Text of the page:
he didn’t know what it was, he’d never seen anything like this. And that could be very exciting, but it might as well have been
just a smudge indeed. It was the former though; they checked the area,
and it was actually there. It was not a camera defect or anything. They also invited me on the team
to investigate this thing because they looked trough this data set
of a million pictures, and this was the only one. So it’s literally one in a million, and they had no idea what it was. During this process,
it got the pet name Hanny’s Voorwerp. Hanny is my name, and “voorwerp” is
the slightly boring word for “object”. It was made up
by another English volunteer, because he knew
I was Dutch, and I liked it; especially because it stuck
in the official paper so that’s the official name
now internationally. I can also tell you learn a lot from this,
if you’re invited on the team especially, and one of the things
we found out about it is that it’s actually green. That’s one of the first things
we found out. This has to do with the difference
the filters that camera uses, and the human eye sees it in green,
so it’s actually green. But what is it? It’s a huge gas cloud,
it’s galaxy-size so it’s very big. We also know its location: it’s about
650 million light years from Earth. Now, to me, that just means
it’s very, very, very far away. We know it’s relatively close
to the other galaxy next to it, with this slightly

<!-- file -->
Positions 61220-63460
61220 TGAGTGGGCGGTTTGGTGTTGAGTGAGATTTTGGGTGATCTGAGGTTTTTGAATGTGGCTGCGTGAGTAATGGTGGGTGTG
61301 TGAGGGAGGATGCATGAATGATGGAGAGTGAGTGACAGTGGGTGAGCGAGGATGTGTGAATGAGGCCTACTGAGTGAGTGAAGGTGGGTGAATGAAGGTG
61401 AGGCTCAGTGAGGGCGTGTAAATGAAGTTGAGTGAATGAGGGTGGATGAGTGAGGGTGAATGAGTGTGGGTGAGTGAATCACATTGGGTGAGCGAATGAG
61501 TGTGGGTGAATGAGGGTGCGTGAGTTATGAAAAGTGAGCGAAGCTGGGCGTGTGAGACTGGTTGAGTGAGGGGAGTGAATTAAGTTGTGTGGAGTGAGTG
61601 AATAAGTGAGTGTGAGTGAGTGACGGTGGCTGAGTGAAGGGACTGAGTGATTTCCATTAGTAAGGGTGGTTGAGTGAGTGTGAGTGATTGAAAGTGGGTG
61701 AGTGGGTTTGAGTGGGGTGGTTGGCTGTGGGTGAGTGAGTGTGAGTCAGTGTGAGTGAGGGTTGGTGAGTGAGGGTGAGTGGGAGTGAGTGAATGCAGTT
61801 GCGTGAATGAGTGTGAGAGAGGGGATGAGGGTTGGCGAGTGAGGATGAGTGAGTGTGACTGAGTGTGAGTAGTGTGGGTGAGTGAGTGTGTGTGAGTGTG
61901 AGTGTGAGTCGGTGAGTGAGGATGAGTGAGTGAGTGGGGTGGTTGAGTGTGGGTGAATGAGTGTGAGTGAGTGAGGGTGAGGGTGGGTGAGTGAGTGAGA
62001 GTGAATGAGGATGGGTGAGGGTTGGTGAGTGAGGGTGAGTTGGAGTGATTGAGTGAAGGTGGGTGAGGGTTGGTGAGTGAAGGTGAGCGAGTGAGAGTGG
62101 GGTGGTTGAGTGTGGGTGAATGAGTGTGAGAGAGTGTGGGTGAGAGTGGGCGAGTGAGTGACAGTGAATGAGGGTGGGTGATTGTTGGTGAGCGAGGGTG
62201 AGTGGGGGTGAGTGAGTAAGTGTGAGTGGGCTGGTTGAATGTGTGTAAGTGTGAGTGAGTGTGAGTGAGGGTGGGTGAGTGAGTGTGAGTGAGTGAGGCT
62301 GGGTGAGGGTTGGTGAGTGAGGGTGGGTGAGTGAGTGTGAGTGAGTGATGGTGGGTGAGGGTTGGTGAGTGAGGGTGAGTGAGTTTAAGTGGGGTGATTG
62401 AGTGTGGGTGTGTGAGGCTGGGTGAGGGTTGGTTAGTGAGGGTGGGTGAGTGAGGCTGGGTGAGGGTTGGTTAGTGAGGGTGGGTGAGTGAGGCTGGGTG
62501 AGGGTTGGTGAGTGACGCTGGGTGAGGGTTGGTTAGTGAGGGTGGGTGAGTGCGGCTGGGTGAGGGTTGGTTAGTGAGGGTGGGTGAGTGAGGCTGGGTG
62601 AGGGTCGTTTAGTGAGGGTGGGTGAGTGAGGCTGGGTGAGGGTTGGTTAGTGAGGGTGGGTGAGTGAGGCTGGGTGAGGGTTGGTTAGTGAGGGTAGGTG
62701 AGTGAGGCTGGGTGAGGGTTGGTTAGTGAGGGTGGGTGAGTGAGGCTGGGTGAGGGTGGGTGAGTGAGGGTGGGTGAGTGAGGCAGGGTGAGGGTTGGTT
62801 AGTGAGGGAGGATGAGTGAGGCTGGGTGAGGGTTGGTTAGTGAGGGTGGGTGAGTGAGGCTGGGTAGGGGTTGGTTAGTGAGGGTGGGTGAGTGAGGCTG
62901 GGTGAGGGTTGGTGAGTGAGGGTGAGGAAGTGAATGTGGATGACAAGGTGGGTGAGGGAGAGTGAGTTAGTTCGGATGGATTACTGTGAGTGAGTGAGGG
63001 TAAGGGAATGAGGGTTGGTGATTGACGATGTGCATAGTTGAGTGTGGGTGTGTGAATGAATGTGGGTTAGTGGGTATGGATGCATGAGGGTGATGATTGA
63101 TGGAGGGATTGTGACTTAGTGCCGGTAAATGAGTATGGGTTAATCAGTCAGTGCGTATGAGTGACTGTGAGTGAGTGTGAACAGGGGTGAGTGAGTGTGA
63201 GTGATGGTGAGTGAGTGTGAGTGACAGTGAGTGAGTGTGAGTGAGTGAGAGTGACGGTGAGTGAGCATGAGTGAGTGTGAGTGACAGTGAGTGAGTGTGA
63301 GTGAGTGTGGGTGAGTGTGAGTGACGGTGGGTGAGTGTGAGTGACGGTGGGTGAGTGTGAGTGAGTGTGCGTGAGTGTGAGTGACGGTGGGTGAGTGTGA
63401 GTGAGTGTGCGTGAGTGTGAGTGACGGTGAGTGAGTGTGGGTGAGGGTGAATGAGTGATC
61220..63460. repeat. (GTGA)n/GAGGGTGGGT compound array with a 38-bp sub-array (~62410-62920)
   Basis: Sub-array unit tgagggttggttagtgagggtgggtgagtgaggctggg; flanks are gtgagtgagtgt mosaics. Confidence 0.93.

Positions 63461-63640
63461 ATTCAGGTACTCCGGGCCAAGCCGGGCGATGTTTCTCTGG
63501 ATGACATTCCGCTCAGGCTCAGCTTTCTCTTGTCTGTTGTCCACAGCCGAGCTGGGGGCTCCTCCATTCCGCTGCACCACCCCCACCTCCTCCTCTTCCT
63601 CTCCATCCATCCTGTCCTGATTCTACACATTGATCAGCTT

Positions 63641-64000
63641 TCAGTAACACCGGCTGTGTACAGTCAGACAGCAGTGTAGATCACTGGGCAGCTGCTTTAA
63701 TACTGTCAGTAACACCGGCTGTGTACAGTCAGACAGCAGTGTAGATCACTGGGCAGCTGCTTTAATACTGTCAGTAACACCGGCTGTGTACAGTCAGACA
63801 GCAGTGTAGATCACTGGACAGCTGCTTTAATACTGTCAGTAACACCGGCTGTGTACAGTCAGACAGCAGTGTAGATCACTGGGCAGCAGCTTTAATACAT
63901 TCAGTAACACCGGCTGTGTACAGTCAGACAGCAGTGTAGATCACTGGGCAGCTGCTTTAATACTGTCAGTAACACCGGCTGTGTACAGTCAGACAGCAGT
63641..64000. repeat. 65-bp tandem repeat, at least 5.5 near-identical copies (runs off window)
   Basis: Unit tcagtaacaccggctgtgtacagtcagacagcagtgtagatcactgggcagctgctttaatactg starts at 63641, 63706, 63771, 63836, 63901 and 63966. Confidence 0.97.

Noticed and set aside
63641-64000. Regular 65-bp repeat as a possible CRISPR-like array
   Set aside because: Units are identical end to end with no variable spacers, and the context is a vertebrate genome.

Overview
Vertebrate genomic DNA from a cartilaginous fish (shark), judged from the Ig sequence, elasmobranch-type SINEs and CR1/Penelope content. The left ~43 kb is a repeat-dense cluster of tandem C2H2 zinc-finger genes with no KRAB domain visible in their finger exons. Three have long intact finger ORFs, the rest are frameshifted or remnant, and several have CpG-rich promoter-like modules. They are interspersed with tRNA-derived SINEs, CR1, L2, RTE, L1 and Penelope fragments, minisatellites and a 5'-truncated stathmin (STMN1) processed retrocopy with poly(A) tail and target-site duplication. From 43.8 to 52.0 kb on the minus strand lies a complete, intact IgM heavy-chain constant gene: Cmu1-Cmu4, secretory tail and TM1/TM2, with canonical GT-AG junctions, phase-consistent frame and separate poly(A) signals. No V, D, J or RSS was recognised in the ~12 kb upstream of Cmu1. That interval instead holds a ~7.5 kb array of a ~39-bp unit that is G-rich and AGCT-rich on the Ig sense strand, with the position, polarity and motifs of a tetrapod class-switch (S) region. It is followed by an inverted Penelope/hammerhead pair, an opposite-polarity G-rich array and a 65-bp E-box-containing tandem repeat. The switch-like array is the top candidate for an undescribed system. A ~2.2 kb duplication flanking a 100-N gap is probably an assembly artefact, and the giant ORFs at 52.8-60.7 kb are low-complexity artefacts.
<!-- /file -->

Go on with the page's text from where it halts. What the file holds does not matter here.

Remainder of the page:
less exciting name, IC2497 – that was the one I had to classify – and it’s very bright and hot, and at first, we couldn’t see
any starts in there, so where did all that energy come from? We didn’t know that. We do now, and this is how it works. They call it the light echo. What you need to know is
that sometimes, these galaxies collide, and they leave behind all this gas which is not as bright; and you also need to know
that in the center of these galaxies there are black holes. They are known
to absorb everything around them, but sometimes, they turn active,
and they sent jets out; and the patch of gas that’s now known
as Hanny’s Voorwerp was lit up by such a jet. So if you look at that,
you’re basically looking back at history of what happened to the black hole. So “Hanny’s Voorwerp” was a big discovery
in every sense of the word, accidentally; and many discoveries followed after that. So I think, of course I think
that scientific research is very important and everybody benefits
from what scientists learn. I’m a big fan
of the citizen scientist projects because everybody can be part of them
even if you are not a scientist. If you are a scientist,
and you have an idea for a project for which you would need the help
of all these volunteers, then you can contact Chris too,
at the Citizen Science Alliance, but if you are like me, you are curious,
you are interested in scientific research, then you can just log on to this universe,
this universe.org, and help change the world
from your own computer screen. Thank you. (Applause)